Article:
I just want to address some things that Ms. McInturff has said.
You said earlier in your testimony that 0.03% of the federal budget for the status of women committee, etc., was not enough. Are you aware that earlier, from other testimony we had from the department and other departments, that it is just this one little department within the federal government? The federal government is very big. We expend program dollars in all kinds of different areas, whether it's Industry Canada, Employment Canada; hundreds of thousands of millions of dollars that do focus on women's programming, whether it's skills training, whether it's targeted programming for aboriginal women, etc., but it's across the board. Unfortunately these funds are not captured, and we've asked the department, in fact, to capture them all, across all departments in government.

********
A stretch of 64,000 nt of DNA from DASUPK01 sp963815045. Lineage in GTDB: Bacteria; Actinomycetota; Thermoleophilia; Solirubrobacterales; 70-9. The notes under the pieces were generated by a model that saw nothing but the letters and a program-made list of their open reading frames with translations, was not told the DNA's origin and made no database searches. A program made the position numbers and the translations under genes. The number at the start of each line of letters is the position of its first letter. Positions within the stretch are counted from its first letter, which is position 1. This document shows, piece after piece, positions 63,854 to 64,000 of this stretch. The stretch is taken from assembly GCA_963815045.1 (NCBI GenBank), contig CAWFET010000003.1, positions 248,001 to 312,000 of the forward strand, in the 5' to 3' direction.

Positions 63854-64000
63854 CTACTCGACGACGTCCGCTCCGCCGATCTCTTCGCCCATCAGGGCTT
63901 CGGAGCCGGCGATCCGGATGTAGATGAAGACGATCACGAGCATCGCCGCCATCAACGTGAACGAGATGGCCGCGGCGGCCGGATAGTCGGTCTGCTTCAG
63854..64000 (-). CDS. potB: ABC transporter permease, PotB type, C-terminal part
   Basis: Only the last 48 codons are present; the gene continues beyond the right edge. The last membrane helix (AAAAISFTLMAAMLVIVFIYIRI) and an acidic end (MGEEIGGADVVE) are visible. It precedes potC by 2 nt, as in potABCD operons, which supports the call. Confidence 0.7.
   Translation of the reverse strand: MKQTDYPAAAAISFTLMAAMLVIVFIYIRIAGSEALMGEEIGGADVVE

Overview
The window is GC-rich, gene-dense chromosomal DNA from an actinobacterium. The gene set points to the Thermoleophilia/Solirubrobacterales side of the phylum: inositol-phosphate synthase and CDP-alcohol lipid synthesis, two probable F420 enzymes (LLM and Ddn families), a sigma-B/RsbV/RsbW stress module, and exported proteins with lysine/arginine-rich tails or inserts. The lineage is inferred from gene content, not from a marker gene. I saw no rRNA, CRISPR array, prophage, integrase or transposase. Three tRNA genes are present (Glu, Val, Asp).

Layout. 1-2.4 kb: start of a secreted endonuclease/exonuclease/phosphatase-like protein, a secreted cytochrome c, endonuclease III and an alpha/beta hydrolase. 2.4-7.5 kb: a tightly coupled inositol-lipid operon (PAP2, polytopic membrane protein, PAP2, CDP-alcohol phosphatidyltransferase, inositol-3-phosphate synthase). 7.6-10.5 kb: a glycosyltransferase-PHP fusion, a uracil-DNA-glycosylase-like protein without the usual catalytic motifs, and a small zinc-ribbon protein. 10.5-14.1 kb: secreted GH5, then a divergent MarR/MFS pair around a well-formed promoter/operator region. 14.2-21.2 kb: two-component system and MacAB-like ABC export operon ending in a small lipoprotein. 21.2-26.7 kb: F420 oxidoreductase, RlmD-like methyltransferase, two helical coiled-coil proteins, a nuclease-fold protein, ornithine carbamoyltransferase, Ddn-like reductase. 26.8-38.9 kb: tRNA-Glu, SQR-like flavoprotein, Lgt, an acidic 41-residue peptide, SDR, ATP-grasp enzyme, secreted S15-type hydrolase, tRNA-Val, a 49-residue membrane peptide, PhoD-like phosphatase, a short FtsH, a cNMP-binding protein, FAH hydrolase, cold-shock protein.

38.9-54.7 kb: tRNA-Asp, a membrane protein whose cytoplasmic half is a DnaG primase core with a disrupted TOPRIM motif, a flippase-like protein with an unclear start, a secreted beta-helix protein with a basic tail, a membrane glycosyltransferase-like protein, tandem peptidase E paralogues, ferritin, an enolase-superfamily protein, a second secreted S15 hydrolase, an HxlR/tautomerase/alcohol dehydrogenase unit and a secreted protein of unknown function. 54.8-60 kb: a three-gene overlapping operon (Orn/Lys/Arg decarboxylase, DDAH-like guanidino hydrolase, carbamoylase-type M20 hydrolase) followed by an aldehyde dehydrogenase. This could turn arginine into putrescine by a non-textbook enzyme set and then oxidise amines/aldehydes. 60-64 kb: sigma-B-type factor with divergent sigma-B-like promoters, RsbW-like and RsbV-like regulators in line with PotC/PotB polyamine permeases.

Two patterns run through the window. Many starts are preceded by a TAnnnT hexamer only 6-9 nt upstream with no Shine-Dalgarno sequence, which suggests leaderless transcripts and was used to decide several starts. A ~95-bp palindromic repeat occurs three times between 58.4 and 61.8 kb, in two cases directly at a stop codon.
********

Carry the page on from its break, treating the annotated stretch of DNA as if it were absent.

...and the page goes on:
So I just want to let you be aware of the fact that it's not 0.03%. It's because this is a very tiny department. However, when you look across all government departments, all government levels, there's a substantive contribution. In addition, not even including the international work we have done.... Let me point to the human trafficking area, where we—as a strategy—have put in $25 million, and that is primarily women and children.
A voice: Is there a question?
Ms. Wai Young: Let me also point to the maternal health and children area—